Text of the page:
Each young person collected their evidence and thoughts in a journal. They all used film and audio recording to capture music, theatre or film work and interviews about their experiences. Half of the young people have only basic literacy so they were encouraged to collect evidence in a form that worked for them. However, they were also given one-to-one support to type up reflections, plans, descriptions and responses. Castaway have found one–to-one peer interviews in preparation for Bronze Part D (arts skills share) very useful and a good tool for reflection.
In the same cohort of candidates, 4 older young people (20 – 24) worked towards their Bronze Arts Award through Engine Room advanced training company's first six month season, with Artistic Director, Anna Webb. This was a more intensive two day per week schedule, a demanding skill level, and more integrated use of digital technology using Isadora real time interactive visuals software.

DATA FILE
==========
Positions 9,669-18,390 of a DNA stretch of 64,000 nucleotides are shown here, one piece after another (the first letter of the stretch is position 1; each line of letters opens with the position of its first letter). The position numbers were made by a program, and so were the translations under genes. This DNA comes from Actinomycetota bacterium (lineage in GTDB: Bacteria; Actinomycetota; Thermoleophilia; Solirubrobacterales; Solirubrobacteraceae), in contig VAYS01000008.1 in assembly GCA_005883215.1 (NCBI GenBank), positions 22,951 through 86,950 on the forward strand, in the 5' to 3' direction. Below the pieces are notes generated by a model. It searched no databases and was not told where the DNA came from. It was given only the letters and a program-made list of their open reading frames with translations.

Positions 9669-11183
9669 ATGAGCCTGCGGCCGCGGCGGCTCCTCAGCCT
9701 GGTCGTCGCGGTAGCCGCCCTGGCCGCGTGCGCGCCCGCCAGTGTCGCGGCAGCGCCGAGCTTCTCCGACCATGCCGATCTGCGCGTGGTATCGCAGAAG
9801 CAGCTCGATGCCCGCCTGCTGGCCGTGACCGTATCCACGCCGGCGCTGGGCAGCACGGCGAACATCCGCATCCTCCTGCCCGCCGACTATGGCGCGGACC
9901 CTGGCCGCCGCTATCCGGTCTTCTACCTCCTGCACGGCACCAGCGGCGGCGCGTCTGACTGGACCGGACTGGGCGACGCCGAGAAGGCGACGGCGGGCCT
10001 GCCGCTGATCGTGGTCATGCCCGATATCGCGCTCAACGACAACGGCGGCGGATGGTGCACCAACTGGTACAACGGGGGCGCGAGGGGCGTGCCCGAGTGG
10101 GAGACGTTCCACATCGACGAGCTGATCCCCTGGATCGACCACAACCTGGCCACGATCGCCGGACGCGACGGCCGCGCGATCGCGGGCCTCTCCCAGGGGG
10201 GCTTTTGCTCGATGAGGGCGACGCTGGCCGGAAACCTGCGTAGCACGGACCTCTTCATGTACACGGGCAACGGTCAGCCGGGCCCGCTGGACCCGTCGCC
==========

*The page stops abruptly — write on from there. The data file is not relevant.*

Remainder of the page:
Castaway’s Arts Award work takes place in grant funded project groups (BBC Children in Need, Youth Music, Arts Council England, East Riding of Yorkshire) and has received support from the Arts Award Access Fund.
Artists working with Arts Award groups over the past four years have included choreographers, composers, musicians, directors, etc. These professionals are the essential core of Castaway’s Arts Award programme, enabling young people to experience working alongside professionals and to reach the highest possible standards.